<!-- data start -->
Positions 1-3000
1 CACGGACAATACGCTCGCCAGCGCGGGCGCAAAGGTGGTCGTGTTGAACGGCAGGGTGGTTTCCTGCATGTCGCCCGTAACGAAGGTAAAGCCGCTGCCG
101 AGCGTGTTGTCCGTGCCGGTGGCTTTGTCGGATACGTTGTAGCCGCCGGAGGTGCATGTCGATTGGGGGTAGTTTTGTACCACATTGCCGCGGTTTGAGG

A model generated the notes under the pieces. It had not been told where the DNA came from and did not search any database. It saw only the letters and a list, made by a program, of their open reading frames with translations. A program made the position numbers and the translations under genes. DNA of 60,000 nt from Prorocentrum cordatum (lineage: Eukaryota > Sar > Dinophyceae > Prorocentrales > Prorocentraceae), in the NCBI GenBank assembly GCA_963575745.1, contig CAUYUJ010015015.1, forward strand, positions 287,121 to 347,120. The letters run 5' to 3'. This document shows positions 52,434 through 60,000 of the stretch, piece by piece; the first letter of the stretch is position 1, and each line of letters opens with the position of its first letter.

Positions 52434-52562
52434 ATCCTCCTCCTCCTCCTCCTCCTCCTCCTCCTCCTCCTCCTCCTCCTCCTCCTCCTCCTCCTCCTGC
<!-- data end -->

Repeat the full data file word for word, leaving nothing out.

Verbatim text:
Positions 1-3000
1 CACGGACAATACGCTCGCCAGCGCGGGCGCAAAGGTGGTCGTGTTGAACGGCAGGGTGGTTTCCTGCATGTCGCCCGTAACGAAGGTAAAGCCGCTGCCG
101 AGCGTGTTGTCCGTGCCGGTGGCTTTGTCGGATACGTTGTAGCCGCCGGAGGTGCATGTCGATTGGGGGTAGTTTTGTACCACATTGCCGCGGTTTGAGG

A model generated the notes under the pieces. It had not been told where the DNA came from and did not search any database. It saw only the letters and a list, made by a program, of their open reading frames with translations. A program made the position numbers and the translations under genes. DNA of 60,000 nt from Prorocentrum cordatum (lineage: Eukaryota > Sar > Dinophyceae > Prorocentrales > Prorocentraceae), in the NCBI GenBank assembly GCA_963575745.1, contig CAUYUJ010015015.1, forward strand, positions 287,121 to 347,120. The letters run 5' to 3'. This document shows positions 52,434 through 60,000 of the stretch, piece by piece; the first letter of the stretch is position 1, and each line of letters opens with the position of its first letter.

Positions 52434-52562
52434 ATCCTCCTCCTCCTCCTCCTCCTCCTCCTCCTCCTCCTCCTCCTCCTCCTCCTCCTCCTCCTCCTGC